Tyler Samson sells commercial real estate during the day, then travels roughly 30 miles for his other job as general manager of the Edgar Bar.
This burning-the-candle-at-both-ends routine can translate into 80-hour work weeks for Samson. But he’s used to being busy.
“Through college I was going to school full time and working full time,” said Samson, who is a commercial real estate agent for NAI Business Properties. “I’m the kind of person who has to be constantly doing something or I get bored.”
Despite being situated in a town with a population of around 100, the Edgar Bar has a solid following in Carbon County.
“We definitely have good local support from farmers coming off the fields. It has become part of their daily routine,” Samson said. “It’s a neat little valley, and we’re getting people from Joliet to Bridger. We’re almost part of people’s families right now.”
Samson remembers taking an interest in real estate at a young age. “I begged my parents to take me to open houses, and I always read a lot of real estate magazines,” he said. “I love helping people with their investments. There’s nothing more satisfying than helping somebody get their business started.”
He said working at Walkers Grill in Billings gave him a solid understanding in how restaurants are run. One of Samson’s first listings was for the Acton Bar, which sold fairly quickly.
Consequently, he has taken a particular interest in listing restaurants. Among the nine restaurant listings he’s carrying, four are in Carbon County, one is in Stillwater County and one is in Circle.
“When I talk about restaurant properties, I still get goosebumps,” he said.
What’s the biggest challenge you face in your job? I would say the biggest challenge in both of my jobs is making sure everyone is completely satisfied. I am OCD, and with that, I want everything to be as perfect as it can be. Whether it is making sure each and every client is 100 percent satisfied, or that each guest at the restaurant leaves overly happy. I read a quote by Danny Meyer (restaurateur) “Business, like life, is all about how you make people feel. It’s that simple, and it’s that hard.”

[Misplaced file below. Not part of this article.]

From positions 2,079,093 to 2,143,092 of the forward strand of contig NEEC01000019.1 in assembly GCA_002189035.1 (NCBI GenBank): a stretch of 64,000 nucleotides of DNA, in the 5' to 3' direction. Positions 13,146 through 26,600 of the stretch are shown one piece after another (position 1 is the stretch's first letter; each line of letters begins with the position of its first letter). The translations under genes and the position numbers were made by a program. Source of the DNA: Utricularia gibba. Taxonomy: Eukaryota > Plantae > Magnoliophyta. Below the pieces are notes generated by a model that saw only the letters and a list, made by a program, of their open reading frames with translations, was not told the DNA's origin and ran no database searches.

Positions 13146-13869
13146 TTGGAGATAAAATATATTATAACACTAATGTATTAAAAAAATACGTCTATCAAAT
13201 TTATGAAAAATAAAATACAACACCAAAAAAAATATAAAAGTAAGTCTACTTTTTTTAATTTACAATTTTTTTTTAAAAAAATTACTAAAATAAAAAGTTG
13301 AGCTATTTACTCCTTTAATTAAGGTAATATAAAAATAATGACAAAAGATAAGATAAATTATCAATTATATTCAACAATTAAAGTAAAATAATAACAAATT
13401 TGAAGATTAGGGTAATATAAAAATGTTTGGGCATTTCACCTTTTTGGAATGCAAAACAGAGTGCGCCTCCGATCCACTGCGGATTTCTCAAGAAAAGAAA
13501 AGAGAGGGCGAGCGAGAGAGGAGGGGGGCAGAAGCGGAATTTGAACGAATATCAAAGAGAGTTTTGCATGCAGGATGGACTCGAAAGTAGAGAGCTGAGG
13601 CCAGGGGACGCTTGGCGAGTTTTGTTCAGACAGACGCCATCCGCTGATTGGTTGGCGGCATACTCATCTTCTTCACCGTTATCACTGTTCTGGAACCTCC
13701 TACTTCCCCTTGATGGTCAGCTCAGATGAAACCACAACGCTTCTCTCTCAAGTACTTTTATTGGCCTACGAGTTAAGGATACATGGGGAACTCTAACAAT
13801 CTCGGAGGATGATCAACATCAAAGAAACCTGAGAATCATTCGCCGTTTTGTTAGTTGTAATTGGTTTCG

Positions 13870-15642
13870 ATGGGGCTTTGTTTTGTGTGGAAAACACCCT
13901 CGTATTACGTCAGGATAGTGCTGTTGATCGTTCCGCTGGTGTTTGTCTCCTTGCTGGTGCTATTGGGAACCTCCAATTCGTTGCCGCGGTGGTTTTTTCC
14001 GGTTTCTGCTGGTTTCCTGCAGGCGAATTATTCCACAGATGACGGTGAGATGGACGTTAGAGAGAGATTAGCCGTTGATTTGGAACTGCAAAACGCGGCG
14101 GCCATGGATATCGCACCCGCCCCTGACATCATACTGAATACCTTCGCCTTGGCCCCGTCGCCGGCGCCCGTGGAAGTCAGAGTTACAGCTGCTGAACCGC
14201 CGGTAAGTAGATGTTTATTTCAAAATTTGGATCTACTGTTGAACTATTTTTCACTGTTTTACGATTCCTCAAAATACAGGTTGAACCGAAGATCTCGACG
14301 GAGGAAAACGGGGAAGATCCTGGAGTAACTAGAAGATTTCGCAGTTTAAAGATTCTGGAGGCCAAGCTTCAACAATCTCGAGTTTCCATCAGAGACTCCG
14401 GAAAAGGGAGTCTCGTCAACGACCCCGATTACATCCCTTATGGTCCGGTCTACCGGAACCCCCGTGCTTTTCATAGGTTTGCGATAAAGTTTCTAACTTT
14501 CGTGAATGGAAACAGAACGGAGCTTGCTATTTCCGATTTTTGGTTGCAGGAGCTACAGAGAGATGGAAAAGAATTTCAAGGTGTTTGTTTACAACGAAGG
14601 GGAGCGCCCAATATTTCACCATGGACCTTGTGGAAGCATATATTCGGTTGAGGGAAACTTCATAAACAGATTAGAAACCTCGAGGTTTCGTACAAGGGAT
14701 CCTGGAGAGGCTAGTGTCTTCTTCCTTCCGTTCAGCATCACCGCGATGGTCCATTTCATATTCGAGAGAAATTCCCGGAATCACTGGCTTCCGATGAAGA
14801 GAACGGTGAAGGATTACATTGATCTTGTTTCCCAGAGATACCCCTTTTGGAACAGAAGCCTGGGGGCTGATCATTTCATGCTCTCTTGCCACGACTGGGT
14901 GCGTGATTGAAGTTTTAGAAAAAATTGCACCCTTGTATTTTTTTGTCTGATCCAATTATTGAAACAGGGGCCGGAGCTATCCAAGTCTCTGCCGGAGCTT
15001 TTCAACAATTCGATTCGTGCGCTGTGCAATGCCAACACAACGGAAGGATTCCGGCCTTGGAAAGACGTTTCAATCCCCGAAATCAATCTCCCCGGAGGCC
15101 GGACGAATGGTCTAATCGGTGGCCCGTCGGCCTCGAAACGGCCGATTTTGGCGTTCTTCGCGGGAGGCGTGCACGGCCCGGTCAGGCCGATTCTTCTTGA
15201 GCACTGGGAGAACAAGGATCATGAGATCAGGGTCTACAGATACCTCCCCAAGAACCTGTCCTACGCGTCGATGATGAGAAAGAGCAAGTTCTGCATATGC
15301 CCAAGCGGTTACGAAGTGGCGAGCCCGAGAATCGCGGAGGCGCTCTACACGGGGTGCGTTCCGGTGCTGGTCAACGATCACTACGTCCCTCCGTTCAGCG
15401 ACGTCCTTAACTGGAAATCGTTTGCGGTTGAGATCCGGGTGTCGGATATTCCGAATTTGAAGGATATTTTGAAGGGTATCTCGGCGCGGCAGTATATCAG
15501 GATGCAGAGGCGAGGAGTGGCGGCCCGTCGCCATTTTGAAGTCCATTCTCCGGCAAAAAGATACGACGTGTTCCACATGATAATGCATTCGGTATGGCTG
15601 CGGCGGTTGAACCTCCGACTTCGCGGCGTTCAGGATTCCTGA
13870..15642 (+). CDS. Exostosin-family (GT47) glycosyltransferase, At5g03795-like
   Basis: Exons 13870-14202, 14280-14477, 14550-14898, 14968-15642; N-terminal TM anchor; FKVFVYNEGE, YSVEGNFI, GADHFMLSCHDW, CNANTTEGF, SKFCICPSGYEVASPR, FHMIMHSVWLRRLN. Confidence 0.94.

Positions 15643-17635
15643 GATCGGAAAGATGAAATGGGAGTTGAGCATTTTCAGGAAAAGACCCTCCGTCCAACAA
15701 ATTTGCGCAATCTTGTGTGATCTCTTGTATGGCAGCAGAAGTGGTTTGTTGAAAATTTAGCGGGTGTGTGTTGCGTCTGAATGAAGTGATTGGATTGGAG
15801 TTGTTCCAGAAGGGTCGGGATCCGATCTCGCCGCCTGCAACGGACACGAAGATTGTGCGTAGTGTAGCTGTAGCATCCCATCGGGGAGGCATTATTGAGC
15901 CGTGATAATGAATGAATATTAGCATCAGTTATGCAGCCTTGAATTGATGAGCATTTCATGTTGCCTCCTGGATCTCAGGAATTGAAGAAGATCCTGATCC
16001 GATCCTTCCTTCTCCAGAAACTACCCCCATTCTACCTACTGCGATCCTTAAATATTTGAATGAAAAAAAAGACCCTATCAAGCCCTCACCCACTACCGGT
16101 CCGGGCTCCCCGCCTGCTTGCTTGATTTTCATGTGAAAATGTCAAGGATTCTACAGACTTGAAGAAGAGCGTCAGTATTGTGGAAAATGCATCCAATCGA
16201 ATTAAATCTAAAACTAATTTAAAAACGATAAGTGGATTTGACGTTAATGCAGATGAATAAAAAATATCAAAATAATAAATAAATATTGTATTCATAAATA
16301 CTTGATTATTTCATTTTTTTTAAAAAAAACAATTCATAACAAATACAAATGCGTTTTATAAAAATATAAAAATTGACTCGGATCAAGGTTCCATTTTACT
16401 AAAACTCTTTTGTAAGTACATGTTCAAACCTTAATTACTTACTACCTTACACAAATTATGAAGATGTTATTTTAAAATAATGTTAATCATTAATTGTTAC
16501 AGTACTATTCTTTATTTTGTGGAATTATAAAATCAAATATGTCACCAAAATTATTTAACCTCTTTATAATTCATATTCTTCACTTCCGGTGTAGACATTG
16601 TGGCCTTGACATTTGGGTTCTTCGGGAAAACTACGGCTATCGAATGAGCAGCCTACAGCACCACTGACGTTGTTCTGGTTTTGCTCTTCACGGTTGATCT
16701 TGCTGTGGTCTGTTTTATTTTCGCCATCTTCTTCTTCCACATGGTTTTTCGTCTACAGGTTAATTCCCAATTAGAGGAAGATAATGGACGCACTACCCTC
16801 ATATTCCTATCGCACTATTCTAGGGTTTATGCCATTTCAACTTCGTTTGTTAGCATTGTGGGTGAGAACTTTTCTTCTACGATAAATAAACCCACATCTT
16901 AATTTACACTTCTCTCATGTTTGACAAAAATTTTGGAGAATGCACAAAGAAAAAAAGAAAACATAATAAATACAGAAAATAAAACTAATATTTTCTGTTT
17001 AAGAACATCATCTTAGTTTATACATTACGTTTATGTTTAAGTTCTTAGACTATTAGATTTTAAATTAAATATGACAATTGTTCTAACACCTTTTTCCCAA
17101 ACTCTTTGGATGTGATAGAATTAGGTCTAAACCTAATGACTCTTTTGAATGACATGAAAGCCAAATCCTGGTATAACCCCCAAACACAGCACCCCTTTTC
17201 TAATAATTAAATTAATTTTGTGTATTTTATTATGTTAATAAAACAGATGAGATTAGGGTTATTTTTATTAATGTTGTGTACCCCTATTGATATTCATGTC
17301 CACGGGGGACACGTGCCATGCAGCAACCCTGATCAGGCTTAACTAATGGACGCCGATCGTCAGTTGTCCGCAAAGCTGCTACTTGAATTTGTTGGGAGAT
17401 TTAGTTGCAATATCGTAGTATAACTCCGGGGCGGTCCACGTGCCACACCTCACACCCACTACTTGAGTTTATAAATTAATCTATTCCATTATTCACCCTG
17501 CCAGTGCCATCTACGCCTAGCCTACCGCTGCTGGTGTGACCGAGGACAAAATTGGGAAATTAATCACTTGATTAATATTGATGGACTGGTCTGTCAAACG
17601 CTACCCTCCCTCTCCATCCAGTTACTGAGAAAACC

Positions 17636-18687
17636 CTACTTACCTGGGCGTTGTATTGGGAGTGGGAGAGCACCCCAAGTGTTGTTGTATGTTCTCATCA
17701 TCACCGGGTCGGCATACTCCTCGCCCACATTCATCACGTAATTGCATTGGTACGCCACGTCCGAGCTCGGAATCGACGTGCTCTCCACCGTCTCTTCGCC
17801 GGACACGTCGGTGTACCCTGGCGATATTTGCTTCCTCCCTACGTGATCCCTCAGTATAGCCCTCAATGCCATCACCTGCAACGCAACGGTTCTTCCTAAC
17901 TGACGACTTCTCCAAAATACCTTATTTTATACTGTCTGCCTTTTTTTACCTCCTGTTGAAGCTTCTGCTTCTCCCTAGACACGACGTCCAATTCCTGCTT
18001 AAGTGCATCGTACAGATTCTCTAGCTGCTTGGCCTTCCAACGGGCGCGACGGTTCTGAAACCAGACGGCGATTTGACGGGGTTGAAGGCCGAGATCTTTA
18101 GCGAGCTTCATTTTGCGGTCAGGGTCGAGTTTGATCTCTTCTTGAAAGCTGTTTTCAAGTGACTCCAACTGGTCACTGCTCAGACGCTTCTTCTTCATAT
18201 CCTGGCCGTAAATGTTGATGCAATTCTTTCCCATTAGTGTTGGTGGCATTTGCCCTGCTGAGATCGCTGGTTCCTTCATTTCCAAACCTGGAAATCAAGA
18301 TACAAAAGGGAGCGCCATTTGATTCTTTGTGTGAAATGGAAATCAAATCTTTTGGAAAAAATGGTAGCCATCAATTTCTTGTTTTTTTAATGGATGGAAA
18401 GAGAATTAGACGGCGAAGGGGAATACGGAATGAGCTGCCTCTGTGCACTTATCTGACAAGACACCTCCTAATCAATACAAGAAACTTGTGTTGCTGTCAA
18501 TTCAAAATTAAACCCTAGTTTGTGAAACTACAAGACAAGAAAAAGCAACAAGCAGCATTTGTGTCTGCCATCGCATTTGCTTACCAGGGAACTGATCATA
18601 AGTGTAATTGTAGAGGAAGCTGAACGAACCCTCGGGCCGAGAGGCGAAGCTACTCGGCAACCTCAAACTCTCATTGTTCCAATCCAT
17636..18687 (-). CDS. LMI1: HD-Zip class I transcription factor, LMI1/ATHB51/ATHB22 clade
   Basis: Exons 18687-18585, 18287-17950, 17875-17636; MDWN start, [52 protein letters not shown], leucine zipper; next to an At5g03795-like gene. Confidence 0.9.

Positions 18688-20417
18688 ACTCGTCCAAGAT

What’s the best business advice you have received? My Dad told me many years ago “You have to be aggressive in life, because no one is going to hand you anything. If you don't want something badly enough, then you don't deserve it.
Who gave you that advice? My Father
Here’s what I’d like to do to improve my community: I think it is very important to be active in the community you live, and try and give back as much as you can. I joined Rotary for that very reason, which has helped me become aware, and it will give me the tools to give back in my community where help is needed.
Outside of work, my biggest passion is: Besides work, I have a huge passion for the outdoors. I love being in the mountains riding four wheelers or mountain bikes, hiking, and skiing.
Which living person do you most admire? I admire my parents the most. They have both dealt with serious health issues the past 10 years, and they are the strongest people I know. When I was growing up, they both worked harder than anyone I know, and I feel that they passed that trait down to my sister Jen and me.
Aside from profit and loss, how do you measure success in your job? Helping others is how I feel that I succeed. If I helped someone exceed business goals, where it benefits them and their business, I feel that I have done a successful job.
What do you consider your greatest achievement? I feel that my greatest achievement is getting to where I am in my careers, having people believe in me, and most importantly believing in myself.
I’m happiest when I’m…Surrounded by family, and with my friends racing down mountains on skis, mountain bikes, or four wheelers. Not too many people can truly say they are most happy when they are at work, but I can.